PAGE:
- LikeFolio is launching its new smartphone app Thursday in partnership with TD Ameritrade.
- The app provides immediate alerts whenever an influential person posts a market-moving tweet on a stock.
- The app will allow users to subscribe and follow the tweets from influencer channels such as "President Donald Trump," "The Kardashian Sisters," "Elon Musk" and "Hedge Fund Managers."
It's bold new world for trading where stocks can plunge instantly from an off-the-cuff tweet from the President or shares can surge because Kim Kardashian appeared on Instagram wearing a certain brand.
Now retail investors can keep up with the humming algorithms already keeping track of this stuff on Wall Street for hedge funds.
A firm called LikeFolio, which tracks sentiment on social networks in an attempt to predict future stock price moves, is launching a new app for iPhone and Android Thursday in a partnership with TD Ameritrade which provides alerts whenever an influential person posts a market-moving tweet on a stock.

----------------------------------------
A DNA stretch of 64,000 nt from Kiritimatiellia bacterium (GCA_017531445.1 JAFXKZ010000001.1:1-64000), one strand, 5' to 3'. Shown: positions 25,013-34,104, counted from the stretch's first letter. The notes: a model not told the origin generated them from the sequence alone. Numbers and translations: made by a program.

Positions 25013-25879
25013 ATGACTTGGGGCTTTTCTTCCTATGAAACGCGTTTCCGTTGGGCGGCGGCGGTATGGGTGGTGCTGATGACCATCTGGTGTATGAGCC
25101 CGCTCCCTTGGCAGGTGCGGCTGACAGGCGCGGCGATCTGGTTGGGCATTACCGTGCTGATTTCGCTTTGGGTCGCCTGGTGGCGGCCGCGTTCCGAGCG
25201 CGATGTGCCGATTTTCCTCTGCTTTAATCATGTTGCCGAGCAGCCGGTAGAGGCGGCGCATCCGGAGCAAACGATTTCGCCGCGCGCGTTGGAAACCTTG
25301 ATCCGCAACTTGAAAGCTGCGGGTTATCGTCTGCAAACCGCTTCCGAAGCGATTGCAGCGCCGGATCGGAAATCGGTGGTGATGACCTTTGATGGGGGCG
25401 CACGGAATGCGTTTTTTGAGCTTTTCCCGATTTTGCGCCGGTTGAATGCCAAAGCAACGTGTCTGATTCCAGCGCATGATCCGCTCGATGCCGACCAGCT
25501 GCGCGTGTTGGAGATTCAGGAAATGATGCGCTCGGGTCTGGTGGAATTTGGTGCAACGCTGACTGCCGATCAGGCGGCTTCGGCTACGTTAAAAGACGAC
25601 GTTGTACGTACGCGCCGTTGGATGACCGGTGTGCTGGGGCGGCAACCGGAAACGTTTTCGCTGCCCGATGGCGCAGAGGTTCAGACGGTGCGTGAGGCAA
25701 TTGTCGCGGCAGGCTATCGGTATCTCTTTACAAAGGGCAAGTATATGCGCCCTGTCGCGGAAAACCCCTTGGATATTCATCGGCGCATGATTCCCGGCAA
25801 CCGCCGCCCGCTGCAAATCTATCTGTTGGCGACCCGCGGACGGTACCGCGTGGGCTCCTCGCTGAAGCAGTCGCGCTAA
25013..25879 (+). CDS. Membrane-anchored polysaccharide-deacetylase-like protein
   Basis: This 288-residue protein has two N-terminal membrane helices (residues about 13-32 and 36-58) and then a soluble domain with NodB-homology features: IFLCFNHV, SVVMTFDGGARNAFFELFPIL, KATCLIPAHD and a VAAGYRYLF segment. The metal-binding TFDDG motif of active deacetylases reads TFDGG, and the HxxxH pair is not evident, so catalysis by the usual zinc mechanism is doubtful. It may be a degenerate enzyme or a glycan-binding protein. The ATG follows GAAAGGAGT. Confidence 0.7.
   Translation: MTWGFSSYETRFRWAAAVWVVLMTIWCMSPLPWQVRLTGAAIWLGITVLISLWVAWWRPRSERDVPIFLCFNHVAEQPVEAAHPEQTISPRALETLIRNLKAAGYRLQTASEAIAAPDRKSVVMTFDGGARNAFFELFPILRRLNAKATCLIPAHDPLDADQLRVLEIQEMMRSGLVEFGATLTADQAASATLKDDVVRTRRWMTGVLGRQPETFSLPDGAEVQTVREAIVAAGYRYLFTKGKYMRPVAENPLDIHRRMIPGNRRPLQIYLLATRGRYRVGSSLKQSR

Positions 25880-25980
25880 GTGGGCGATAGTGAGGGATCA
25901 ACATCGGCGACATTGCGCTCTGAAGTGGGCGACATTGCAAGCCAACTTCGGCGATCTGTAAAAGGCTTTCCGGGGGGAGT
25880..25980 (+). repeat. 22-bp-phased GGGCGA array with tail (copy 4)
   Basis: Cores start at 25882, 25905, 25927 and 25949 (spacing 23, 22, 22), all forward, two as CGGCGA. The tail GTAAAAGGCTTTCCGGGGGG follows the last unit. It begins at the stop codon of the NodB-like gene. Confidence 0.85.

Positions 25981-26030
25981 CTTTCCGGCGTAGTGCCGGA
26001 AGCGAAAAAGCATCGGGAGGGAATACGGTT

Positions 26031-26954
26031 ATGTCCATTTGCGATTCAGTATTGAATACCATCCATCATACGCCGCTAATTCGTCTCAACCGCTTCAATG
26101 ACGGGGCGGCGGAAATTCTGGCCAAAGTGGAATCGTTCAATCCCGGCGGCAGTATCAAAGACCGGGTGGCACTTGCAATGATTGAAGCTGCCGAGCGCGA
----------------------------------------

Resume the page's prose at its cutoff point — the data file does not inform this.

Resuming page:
Wall Street firms are increasingly using social media mentions and sentiment analysis in company research reports. Likefolio has been successful at spotting for clients some positive turnaround in shares of UnderArmour and Chipotle.
"Immediate alerts when powerful people tweet about public companies is a total game changer," founder Andy Swan told CNBC.
The app will allow users to subscribe and follow the tweets from influencers such as "President Donald Trump," "The Kardashian Sisters," "Elon Musk" and "Hedge Fund Managers." The alerts will come only when they are commenting on a publicly-traded company.
TD Ameritrade customers will receive exclusive access to premium channels in the app.
"As social data becomes more pervasive and powerful, we actively seek out new ways to help our clients leverage this information for their own investing decisions," John Hart, managing director, trading and product development at TD Ameritrade said.
The jury is still out whether this will lead to more profitable trading, but hedge funds apparently think there is something to this as they are spending increasing amounts of money on tracking social data.